During the 40-ies of the XX century Sweden was constantly involved in the Triennial, and the countries affected by war, could not afford it. Scandinavian functionalism of the 40-50’s is less dogmatic than in the previous decade. Geometric shapes were softened, the angles and the planes smoothed out, the products became more emotional, human.
In the 40-ies instead of simple color schemes of the early functionalism the gradations of colors were introduced.
Swedish glass is notable for its very soft rounded lines, graceful game of bumps, holes and flexible interceptions, the impression of lightness, airiness and fragility.
The main trend of the 50-60-ies was the alienation from conventional art forms of the unique nature in the benefit of products of utilitarian purpose. Swedish firms “Orrefors” and company “Kosta Boda” still retain the tradition of decorative glass creating circulation of the consumer range. At the firm of “Orrefors” a tradition of decorative glass of Sven Palmqvist (1906) was developed. He began to work here in 1936, expanded the range of art products and introduced new methods for their manufacture.
Swedish artists have worked on many diverse set of functional properties of domestic and art glass. Nils Landberg (1907) entered the expressive motifs of black molded spiral in his thin-walled vessels creating a shape like a natural product of pure blowing, easy to use without additional details. 
It should be noted that in Sweden the glass design developed in a more organized and focused form with clearly articulated objectives: “more beautiful things for everyday use”, which was the slogan consonant with social and aesthetic problem due to which the exhibition of functionalists took place in 1930. By 1940, Sweden became functionalist and remained like this until the present time. Its internal politics influenced the design and domestic architecture that resulted in unique style. It was Sweden to serve in the postwar period as the starting point and inspiration for the other Nordic countries. The Swedish historian Doug Widmann said about the time of the interrupted cotacts that those years were an idyllic period of reflection on the past and decorative formalism, especially when compared with functionalism and other progressive trends in 1920-30-ies. Another flow arose during the development of industrial design and under the influence of constructivist art.  An example is a hard style characterizing the sets of Kaj Franck (1911-1989). From 1954 to 1957 the exhibition “Design in Scandinavia’ (under the auspices of the presidents of the United States and the kings of Norway, Finland, Sweden and Denmark) was exposed in many American and Canadian museums.  The effect was so great that many trading corporations joined the companies that traded products of Scandinavian design.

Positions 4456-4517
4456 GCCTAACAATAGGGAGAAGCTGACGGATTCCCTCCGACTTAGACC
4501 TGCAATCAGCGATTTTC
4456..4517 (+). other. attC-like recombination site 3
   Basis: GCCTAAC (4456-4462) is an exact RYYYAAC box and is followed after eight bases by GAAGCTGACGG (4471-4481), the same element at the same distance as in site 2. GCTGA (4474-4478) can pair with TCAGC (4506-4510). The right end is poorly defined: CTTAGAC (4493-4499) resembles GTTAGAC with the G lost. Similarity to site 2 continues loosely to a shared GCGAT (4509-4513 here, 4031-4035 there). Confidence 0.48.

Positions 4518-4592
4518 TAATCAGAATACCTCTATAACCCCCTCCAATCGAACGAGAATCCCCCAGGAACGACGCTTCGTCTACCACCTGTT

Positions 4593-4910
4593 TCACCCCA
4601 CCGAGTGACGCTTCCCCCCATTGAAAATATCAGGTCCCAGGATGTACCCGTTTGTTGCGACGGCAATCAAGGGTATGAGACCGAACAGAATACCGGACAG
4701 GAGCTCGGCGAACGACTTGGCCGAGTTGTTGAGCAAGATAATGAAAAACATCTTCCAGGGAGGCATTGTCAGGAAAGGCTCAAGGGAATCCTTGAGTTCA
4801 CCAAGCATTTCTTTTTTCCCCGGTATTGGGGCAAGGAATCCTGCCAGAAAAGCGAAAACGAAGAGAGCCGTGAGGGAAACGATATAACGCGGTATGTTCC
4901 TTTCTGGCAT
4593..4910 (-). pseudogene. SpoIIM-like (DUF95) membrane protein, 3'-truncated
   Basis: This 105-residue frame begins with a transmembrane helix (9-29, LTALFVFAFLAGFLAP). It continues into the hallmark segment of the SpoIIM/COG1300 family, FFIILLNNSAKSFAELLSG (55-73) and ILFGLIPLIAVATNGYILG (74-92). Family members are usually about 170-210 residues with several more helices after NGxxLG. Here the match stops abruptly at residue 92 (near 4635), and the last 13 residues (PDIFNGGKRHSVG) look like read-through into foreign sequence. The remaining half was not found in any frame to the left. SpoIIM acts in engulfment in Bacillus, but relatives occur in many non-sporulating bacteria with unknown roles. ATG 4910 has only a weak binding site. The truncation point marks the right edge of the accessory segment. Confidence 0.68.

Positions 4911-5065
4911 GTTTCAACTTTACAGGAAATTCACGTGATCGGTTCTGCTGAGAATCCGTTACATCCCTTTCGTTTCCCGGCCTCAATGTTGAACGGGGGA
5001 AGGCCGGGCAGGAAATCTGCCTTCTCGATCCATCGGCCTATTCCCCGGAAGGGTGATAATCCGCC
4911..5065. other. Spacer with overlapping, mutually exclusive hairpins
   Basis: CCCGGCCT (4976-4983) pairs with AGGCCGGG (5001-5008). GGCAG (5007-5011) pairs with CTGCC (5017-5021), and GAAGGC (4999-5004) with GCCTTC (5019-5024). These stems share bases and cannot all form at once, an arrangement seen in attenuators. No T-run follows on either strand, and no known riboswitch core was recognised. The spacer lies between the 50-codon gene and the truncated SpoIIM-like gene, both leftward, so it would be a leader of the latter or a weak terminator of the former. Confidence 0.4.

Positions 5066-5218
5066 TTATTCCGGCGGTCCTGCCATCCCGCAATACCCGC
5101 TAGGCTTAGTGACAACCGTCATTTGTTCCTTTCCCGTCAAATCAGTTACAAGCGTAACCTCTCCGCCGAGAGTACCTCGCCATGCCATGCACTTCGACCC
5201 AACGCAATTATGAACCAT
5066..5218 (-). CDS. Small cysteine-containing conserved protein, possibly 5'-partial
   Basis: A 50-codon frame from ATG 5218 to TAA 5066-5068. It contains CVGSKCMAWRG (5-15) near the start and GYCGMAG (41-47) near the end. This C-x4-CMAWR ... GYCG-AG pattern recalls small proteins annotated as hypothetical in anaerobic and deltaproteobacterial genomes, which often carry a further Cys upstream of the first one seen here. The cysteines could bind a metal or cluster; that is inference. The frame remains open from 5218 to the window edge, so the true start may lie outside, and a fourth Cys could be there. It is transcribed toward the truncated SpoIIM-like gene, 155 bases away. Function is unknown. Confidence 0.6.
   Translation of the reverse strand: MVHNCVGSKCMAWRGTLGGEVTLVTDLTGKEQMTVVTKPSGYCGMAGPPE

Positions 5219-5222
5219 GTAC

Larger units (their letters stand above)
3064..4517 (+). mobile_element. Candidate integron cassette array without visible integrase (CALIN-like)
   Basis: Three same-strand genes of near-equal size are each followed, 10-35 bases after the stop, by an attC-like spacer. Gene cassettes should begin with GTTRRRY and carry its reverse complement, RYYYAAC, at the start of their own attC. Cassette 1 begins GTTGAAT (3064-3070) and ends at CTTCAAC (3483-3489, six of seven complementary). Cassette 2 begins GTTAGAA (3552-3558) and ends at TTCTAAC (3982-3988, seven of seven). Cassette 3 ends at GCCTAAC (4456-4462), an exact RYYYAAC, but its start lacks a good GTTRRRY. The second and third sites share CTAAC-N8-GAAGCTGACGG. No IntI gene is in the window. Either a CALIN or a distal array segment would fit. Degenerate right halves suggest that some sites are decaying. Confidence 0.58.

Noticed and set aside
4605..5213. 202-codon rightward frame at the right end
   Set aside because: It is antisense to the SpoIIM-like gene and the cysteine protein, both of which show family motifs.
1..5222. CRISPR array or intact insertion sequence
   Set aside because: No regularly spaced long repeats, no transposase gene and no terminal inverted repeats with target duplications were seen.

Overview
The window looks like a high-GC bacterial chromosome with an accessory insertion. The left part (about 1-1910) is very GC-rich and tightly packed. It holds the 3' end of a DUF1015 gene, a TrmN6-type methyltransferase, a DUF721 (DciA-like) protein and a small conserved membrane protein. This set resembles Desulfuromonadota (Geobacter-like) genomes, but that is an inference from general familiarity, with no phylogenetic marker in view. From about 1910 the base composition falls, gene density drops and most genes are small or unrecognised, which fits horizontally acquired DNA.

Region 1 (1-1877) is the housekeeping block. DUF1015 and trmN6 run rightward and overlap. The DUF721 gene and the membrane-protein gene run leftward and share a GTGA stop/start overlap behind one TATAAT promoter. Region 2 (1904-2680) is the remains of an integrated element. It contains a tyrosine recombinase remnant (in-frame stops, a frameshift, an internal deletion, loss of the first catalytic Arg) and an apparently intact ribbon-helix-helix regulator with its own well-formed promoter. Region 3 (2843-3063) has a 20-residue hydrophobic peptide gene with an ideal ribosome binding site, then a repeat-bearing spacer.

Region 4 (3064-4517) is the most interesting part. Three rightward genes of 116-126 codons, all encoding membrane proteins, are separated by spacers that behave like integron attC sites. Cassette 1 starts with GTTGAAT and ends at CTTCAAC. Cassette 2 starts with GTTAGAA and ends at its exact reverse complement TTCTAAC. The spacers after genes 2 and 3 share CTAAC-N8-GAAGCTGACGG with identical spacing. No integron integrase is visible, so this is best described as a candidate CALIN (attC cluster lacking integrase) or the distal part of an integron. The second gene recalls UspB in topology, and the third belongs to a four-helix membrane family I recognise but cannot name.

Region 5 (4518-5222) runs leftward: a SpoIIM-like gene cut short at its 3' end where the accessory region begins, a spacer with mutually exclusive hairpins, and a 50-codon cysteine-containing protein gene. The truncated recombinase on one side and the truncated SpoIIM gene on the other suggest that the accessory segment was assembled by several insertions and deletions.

Carrying out the company for the functional design, Scandinavian organizations staged numerous exhibitions of objects, and later – the traveling exhibitions “The development of Scandinavian design.”
The International Exhibition in New York organized by the Cooper-Hewitt National Museum of Design in 1982 and having demonstrated the achievements of Swedish design from 1880 to 1980 was the largest one.
The 70s have witnessed the revival of crafts in the north of Europe. The most amazing feature of the modern arts and crafts is their international character. National characteristics were largely lost, the new trends went beyond national borders. An important role in spreading new ideas in the 1970’s was played by the conference of the World Council of arts and crafts. The influence of the United States where arts and crafts had freed from the traditional approach became noticeable.
By 1980, the decorative arts of Sweden acquired a new grace, became more refined. In recent years a new generation of designers and artists loudly declared about itself.
Swedish art glass has earned a well-deserved recognition all over the world. Glassware take an honourable place in many national museums and is in high demand among different categories of buyers in most countries.
The activity of Simon Gate and Edward Hald proved the significance of the artist’s work for the successful development of production. Swedish textiles continue to engage the talented craftsmen. The works of Ulrica Hydman Vallien, Goran Warff, Monike Backstrom, Jan Juhanson, Kjell Engman are distinguished by a bright personality. One of the finest contemporary glass artists Bertil Vallien works at the factory Kosta in Sweden.  Working on the composition “Carolina” Vallien created the series of cobalt-blue and white sculptured heads, as if frozen by frost. These images were inspired by the fate of Carolina Olsson, who in 1875 at the age of 13, lost consciousness and woke up only in 33 years. The experienced state was envisioned by her as a darkness in which she was surrounded by blue people.
Bertil Vallien, like other masters of Manufactures Orrefors, Kosta and Boda, is working not only over the creattion of author, unique shapes, but he also creates a model for the production. The shape of glasses “Chateau”, created by him is a great success both in Sweden and abroad. Wizards continue the tradition, articulated in the slogan of Orrefors in 20s of the twentieth century: “more beautiful things for everyday use”. Industrial design became the creative credo of many Swedish glass artists, including designers of Orrefors: Ann Wahlström and Lena Bergström.
Currently, the once independent factories of Småland represent a single concern – Orrefors, Kosta, Boda, and at the same time, each company carefully preserves its own style of working with glass. 
Glass known to mankind over 5000 years is presented here not as a traditional material of crafts art, but as a bright and varied modern means of expression of artistic ideas in an entirely new light that can acquire an infinite variety of forms and contents. Its magic ability to reflect and simultaneously pass through the light, be extremely fragile and surprisingly strong did not accidentally catch attention of famous Sweden artists who were traditionally engaged in painting, drawing and sculpture, having allowed them to create works changing our view of the good old glass and its familiar role.
So, in this paper we’ve got acquainted with the Scandinavian design history making a special stress on the Swedish glass, its history and outstanding features. From the information above we can make a conclusion that Swedish glass had its own distinguishing characteristics and is appreciated all over the world.